Oakfield launches £20m fund for UK SMEs(2)

After investing in five companies on a deal by deal basis, the UK-focused firm has launched its debut fund that will target small- and medium-sized businesses.

Oakfield Capital Partners has launched its debut fund to invest in small- and medium-sized businesses in the UK.
 
The firm is targeting £20 million, though the fund’s spending power will be boosted by Oakfield’s partners, who will kick in 10 percent of the capital in each of the fund’s deals, David Pitman, an Oakfield Partner, told Private Equity International

Oakfield sees opportunities in the UK SMEs segment, as they are a vital part of the British economy, it said in a statement. “They account for 60 percent of employment and 50 percent of turnover in the UK’s private sector and we believe that successful SMEs will typically produce faster growth and better returns than larger companies,” Pitman said in the statement. 

Due to the tough lending climate, SMEs are more likely to turn to private equity to get access to capital, he said. “More [businesses] have to accept equity as a source of finance and in many cases that’s a good thing for these companies. Some of the businesses don’t have a stable revenue stream and equity finance can be the best sort of finance, but clearly that means giving up some control,” he said. 

More [businesses] have to accept equity as a source of finance and in many cases that’s a good thing for these companies. Some of the businesses don’t have a stable revenue stream and equity finance can be the best sort of finance, but clearly that means giving up some control

David Pitman

Investors in the fund will qualify for tax relief under the Enterprise Investment Scheme (EIS), which aims to encourage investments in smaller and medium enterprises. “Many banks are not actively lending to this sector, so the [UK] government is trying to get people to invest in this sector,” Pitman said.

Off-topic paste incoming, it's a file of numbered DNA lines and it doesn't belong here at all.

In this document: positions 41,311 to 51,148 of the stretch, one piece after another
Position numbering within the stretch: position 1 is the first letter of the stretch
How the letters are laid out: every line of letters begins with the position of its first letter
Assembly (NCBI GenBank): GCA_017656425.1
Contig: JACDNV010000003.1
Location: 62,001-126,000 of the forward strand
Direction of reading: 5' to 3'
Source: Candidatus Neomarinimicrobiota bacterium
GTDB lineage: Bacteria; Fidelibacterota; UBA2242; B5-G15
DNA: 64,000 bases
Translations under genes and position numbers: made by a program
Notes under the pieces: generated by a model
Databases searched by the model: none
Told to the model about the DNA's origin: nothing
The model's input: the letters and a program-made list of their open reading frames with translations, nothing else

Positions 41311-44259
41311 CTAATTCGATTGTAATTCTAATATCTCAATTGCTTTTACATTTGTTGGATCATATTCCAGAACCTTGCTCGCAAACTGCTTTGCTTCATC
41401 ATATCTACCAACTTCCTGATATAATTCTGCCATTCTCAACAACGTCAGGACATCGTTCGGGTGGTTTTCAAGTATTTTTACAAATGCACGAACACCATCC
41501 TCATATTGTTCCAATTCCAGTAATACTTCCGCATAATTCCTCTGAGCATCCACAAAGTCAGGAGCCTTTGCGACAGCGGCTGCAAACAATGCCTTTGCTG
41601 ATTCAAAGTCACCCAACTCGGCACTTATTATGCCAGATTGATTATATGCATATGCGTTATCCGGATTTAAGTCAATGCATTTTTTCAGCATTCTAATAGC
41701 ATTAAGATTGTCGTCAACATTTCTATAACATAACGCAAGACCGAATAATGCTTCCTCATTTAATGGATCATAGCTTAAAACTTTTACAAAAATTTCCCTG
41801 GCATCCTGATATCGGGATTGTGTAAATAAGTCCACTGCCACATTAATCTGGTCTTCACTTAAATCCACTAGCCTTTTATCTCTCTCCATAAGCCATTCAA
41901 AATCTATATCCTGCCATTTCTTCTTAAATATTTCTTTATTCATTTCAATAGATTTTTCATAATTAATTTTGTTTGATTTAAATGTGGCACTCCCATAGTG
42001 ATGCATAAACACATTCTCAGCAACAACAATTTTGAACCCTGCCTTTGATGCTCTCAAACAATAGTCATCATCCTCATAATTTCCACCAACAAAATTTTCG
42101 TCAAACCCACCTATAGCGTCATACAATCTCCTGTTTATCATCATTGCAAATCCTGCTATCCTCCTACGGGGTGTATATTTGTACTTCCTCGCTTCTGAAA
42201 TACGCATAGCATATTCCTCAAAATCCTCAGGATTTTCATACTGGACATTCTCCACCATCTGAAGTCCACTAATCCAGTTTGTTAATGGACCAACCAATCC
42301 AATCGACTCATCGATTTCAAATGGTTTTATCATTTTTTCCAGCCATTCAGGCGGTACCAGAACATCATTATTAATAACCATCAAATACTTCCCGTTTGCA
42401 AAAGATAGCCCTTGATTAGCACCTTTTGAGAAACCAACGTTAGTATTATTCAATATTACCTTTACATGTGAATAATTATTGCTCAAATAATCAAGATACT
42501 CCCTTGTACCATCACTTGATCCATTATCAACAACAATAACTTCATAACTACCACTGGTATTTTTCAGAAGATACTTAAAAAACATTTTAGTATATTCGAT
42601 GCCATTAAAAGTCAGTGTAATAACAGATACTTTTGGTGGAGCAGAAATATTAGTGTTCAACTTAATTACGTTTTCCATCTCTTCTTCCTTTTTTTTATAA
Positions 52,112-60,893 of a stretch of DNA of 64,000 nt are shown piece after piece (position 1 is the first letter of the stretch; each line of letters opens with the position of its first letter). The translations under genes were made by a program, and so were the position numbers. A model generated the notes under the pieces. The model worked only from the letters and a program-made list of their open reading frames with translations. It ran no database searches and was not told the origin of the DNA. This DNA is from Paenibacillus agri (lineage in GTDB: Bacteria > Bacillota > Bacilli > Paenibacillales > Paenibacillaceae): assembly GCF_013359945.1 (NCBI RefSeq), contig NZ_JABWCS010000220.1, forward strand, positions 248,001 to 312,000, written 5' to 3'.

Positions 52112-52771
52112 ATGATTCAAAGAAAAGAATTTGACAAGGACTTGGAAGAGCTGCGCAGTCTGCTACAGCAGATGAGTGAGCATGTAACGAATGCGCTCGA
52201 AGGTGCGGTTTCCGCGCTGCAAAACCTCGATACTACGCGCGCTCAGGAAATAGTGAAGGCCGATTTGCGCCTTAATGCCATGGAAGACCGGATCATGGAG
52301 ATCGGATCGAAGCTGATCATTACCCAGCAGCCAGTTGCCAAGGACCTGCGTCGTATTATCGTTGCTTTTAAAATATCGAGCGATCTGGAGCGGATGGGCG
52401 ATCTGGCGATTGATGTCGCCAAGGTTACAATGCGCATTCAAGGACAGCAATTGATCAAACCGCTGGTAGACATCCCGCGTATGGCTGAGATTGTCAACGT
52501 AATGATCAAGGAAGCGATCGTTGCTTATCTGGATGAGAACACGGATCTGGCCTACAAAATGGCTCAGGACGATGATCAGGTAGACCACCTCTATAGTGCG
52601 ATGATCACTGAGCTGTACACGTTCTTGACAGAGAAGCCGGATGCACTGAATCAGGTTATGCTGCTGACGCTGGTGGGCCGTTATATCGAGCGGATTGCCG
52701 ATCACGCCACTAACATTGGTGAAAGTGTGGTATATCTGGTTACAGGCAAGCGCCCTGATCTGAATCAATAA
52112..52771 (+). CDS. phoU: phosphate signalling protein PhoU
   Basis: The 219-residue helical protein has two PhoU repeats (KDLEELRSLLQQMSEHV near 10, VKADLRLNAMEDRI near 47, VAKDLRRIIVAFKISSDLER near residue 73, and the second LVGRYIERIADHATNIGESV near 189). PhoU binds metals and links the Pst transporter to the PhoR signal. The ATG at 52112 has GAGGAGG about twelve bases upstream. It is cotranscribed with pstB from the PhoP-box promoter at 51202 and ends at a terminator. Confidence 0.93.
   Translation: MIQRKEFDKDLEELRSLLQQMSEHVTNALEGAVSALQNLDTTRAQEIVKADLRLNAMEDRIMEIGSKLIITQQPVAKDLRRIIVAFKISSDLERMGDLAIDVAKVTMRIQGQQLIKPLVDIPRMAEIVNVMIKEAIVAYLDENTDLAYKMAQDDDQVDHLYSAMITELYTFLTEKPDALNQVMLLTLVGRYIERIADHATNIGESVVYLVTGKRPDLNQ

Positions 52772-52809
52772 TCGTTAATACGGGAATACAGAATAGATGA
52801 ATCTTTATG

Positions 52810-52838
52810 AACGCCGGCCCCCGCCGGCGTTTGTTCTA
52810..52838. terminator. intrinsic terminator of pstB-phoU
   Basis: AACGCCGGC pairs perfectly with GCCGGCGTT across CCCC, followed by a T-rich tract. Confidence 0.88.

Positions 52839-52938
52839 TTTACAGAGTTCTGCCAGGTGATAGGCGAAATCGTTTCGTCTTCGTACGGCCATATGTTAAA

While this tax relief scheme “fundamentally improves the risk-return profile of investments in SMEs”, the investments the fund makes have to be high quality on their own, outside of the tax relief structure, he said. 

The minimum size that an investor can put in is £50,000, but investors – typically high-net individuals and other “sophisticated” investors — usually put in more than that, he said. The firm is mainly targeting UK investors, although Oakfield has attracted some international investors as well. “They can’t necessarily benefit from the tax reliefs, but they simply put money in because they like our investment model,” he said. 

Despite the challenging fundraising climate, Oakfield aims to reach a final close in the fall. “We think there’s a large [group] of private investors that have money in the bank, returning very little interest and they are looking for ways to make their money work harder so we are finding there’s good demand out there for this type of investment,” he said. 

Oakfield operates across a range of sectors including industrials, media, telecoms, leisure and business services. Oakfield’s portfolio companies include: Coryton, an oil service company, Taylor, a producer of commercial waste bins, Ingresso, an e-commerce company, Jolly Fine Restaurants, a Michelin-starred restaurant group and Secure Parking & Storage, a parking and storage service.